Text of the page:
After three murders and an attack on a federal prosecutor in a New York courtroom, a group representing federal prosecutors is calling for stepped-up security, including home alarms, self-defense training, and the right to carry firearms, the National Law Journal repors. The National Association of Assistant U.S. Attorneys, which represents the 5,400 federal prosecutors, wants secure parking for prosecutors, particularly those who handle dangerous criminal cases. “Statistically, we are threatened more than judges,” said Steve Cook, chairman of the group’s security committee and a Tennessee federal prosecutor. “Security is a very important issue for us.”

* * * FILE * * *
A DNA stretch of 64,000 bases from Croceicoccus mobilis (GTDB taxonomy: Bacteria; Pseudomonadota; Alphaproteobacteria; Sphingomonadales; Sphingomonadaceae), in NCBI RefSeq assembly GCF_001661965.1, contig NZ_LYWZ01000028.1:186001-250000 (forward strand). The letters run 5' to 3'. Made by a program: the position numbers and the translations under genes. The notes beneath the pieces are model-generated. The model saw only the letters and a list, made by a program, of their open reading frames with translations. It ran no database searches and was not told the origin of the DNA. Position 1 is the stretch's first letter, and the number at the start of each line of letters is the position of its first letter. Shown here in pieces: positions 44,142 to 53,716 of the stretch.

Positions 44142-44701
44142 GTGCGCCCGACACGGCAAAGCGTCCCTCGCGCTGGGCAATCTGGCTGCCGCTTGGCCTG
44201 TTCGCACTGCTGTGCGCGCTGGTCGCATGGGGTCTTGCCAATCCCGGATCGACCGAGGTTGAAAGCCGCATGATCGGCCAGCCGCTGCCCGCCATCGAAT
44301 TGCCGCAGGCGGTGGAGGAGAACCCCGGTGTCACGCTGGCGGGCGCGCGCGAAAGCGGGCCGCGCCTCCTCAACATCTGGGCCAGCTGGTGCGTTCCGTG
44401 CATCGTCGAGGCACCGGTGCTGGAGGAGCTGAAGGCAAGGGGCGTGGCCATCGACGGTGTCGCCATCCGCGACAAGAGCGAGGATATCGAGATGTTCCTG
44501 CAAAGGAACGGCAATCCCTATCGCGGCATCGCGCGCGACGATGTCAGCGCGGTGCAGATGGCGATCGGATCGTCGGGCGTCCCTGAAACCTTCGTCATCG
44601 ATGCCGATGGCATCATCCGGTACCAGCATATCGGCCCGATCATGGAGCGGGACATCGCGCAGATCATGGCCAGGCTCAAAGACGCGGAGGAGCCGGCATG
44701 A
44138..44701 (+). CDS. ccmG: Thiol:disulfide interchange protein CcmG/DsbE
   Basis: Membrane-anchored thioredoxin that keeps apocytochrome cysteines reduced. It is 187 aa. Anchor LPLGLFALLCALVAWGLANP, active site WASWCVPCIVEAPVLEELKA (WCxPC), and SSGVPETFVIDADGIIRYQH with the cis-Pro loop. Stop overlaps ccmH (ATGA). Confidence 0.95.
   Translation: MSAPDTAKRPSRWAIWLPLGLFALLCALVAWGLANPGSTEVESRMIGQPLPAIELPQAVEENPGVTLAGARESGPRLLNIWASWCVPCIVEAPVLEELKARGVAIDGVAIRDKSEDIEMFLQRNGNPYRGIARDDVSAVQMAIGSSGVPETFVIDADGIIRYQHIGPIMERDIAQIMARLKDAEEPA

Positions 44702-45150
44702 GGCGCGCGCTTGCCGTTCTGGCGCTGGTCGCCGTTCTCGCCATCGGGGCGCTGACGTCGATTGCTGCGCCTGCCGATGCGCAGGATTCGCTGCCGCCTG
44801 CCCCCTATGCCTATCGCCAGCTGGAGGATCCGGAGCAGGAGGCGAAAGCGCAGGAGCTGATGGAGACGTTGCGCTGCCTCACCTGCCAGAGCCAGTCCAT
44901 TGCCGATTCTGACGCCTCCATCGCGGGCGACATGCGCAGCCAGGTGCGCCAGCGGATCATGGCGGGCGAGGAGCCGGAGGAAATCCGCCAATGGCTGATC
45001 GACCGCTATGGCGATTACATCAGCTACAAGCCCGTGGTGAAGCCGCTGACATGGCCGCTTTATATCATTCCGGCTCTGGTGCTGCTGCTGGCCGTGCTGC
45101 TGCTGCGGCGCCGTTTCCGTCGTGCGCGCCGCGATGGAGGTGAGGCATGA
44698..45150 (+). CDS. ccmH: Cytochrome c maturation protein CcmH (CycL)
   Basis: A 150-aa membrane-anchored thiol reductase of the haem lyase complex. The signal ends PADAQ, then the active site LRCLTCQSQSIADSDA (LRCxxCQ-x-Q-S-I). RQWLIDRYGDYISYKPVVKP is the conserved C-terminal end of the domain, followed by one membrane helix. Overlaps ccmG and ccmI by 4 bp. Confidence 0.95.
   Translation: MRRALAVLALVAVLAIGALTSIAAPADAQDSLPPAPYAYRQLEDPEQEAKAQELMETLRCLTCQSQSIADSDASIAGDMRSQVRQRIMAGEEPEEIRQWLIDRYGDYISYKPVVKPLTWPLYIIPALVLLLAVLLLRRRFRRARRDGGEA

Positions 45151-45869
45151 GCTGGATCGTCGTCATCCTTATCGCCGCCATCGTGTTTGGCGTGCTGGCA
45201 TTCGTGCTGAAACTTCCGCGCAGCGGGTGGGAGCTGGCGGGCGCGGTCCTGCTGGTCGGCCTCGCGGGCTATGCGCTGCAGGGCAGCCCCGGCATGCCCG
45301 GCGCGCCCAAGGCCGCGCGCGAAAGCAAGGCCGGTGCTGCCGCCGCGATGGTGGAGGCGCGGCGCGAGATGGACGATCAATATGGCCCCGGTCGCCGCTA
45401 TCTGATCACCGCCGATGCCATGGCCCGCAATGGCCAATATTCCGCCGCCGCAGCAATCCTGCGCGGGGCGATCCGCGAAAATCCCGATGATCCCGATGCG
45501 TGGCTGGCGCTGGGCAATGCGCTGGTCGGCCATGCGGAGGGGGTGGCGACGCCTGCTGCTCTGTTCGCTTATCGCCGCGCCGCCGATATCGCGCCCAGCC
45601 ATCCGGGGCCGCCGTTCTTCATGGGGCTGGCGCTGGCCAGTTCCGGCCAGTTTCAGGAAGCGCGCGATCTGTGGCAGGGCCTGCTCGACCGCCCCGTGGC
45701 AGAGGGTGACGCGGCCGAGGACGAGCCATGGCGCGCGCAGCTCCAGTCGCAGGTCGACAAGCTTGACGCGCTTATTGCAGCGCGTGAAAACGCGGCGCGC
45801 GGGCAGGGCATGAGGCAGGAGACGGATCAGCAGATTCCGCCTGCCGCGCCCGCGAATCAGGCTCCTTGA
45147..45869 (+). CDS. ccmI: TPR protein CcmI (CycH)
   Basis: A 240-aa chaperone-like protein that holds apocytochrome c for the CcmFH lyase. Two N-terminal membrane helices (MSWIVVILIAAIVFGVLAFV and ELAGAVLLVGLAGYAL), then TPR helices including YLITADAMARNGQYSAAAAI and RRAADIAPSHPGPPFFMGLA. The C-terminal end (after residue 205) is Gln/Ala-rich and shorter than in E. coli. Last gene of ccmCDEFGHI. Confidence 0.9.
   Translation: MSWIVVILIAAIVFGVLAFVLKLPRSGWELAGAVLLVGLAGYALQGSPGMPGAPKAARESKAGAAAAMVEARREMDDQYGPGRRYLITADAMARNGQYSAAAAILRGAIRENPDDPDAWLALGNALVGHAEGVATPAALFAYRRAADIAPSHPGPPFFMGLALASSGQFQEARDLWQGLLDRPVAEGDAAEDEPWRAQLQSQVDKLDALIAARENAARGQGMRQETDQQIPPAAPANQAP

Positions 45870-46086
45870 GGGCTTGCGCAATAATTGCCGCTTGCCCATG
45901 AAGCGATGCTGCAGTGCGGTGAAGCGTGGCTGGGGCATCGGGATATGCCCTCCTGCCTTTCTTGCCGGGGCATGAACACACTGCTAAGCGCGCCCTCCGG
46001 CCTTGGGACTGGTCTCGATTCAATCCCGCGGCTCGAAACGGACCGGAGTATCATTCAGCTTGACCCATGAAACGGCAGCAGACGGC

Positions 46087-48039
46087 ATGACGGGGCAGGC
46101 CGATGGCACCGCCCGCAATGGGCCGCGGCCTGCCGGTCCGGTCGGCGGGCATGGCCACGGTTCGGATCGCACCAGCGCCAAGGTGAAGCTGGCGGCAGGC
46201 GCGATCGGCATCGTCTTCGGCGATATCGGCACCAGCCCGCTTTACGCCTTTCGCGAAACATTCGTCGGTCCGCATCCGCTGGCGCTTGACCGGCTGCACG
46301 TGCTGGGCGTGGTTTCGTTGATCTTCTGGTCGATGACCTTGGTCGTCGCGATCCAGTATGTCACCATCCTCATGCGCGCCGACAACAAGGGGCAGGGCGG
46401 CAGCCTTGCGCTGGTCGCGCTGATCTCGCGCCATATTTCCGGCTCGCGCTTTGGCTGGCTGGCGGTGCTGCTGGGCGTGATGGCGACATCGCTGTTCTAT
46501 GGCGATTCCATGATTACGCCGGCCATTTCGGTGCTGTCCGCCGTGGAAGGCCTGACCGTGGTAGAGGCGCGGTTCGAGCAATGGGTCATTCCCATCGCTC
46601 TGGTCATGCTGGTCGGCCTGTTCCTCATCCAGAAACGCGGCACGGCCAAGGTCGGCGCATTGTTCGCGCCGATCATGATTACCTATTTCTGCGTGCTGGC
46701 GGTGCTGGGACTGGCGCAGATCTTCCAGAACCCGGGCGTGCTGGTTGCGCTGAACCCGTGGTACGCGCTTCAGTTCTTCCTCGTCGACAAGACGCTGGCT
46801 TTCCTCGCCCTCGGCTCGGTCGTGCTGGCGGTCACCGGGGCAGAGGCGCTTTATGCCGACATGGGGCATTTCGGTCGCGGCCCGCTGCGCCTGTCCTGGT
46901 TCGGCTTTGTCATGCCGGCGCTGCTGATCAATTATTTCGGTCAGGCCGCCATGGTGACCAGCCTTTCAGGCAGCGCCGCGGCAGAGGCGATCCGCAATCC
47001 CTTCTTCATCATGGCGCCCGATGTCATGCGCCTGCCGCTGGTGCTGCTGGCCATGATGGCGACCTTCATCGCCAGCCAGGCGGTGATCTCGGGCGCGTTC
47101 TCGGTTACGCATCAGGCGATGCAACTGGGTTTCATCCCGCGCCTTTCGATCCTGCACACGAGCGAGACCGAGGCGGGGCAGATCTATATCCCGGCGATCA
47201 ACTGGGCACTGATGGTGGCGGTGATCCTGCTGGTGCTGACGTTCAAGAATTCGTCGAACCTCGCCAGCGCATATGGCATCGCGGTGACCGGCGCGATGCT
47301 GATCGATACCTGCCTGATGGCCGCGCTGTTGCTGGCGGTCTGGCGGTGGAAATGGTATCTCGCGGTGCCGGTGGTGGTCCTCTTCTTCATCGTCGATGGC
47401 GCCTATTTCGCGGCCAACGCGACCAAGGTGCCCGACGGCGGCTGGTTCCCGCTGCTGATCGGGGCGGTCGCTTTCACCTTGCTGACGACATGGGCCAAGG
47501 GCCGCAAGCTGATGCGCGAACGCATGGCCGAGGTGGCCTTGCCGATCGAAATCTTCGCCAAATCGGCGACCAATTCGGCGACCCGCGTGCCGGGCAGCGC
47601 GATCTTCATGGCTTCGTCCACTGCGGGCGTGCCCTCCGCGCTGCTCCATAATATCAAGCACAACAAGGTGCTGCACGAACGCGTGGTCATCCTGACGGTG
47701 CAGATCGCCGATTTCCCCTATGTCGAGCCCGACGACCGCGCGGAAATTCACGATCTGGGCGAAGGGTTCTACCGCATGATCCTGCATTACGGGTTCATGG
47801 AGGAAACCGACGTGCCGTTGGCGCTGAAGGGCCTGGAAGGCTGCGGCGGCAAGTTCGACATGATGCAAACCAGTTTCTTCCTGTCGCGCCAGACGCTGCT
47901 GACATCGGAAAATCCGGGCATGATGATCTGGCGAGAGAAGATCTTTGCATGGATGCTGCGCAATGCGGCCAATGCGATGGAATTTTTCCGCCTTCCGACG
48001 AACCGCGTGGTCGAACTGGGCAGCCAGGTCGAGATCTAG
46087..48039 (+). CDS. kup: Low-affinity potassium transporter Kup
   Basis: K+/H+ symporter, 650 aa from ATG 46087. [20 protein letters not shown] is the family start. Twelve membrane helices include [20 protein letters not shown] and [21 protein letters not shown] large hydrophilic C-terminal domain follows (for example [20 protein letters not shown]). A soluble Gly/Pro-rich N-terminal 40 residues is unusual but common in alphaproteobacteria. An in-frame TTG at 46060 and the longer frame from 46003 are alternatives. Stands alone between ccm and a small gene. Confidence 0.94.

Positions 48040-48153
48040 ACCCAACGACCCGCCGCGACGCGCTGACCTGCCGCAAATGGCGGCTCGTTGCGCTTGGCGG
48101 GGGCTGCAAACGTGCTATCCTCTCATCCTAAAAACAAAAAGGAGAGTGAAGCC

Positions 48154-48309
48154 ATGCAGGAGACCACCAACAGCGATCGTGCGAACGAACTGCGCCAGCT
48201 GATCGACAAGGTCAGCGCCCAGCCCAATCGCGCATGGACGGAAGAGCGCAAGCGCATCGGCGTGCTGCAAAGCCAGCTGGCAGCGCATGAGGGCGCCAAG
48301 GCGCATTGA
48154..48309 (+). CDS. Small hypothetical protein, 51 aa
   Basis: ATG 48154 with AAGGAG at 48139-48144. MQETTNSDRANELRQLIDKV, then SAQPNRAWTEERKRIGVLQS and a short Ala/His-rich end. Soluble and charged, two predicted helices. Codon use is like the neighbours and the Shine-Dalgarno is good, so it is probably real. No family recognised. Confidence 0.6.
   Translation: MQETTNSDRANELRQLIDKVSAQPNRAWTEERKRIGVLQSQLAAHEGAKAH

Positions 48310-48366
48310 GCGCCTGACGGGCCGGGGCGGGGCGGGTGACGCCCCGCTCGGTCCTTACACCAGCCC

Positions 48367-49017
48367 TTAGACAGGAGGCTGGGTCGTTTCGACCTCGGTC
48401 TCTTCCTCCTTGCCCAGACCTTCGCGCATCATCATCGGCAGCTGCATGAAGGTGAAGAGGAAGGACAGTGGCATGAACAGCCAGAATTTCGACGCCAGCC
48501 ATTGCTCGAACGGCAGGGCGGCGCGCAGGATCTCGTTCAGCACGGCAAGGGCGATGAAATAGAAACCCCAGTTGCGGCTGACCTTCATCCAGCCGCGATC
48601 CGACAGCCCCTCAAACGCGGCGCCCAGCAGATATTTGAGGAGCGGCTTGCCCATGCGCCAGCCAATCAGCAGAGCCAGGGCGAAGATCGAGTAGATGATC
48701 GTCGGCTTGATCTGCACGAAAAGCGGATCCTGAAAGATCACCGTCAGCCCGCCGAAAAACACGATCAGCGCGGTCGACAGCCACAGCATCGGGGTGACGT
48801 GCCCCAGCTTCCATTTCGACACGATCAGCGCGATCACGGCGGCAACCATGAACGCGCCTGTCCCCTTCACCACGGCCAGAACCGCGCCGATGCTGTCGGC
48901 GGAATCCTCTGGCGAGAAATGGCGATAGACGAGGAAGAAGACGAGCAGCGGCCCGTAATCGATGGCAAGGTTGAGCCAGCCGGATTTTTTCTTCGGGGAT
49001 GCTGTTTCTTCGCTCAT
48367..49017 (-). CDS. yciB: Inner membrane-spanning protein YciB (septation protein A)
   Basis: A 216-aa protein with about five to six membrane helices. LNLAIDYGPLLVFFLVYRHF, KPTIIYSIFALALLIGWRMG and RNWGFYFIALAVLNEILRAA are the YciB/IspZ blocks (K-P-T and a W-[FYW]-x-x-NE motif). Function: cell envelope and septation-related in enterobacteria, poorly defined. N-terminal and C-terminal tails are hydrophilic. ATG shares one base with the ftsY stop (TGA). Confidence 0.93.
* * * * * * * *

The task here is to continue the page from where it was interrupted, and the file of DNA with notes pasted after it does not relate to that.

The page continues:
In a recent survey answered by 1,257 federal prosecutors — or 23 percent of the work force — 46 percent said they had been threatened or assaulted due to their job, and 81 percent said someone in their office had been threatened. The survey showed that 78 percent rated secure parking as very important, and 42 percent rated home alarms very important. Eighty-one percent believe Assistant U.S. Attorneys should be authorized to carry firearms if they so choose. NAAUSA officials met with Deputy Attorney General Mark Filip and shared the survey results with him. The group plans to step up lobbying efforts for a bill to fund some of their proposals. Heavy lobbying last year led to prosecutors being partially included in the Court Security Act of 2007, which was originally intended only for judges. The law protects prosecutors from having their driver’s license information made public.